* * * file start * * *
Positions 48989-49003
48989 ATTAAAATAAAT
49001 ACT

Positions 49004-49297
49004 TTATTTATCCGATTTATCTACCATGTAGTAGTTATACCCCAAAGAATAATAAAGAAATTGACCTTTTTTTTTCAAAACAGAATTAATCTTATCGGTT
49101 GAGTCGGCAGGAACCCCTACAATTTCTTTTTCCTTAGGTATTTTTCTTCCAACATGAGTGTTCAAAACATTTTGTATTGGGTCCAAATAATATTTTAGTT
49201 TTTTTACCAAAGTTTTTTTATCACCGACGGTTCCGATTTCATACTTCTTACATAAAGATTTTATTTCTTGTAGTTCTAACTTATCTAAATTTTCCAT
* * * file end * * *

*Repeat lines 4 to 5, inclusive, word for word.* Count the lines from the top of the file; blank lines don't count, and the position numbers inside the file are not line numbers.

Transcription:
Positions 49004-49297
49004 TTATTTATCCGATTTATCTACCATGTAGTAGTTATACCCCAAAGAATAATAAAGAAATTGACCTTTTTTTTTCAAAACAGAATTAATCTTATCGGTT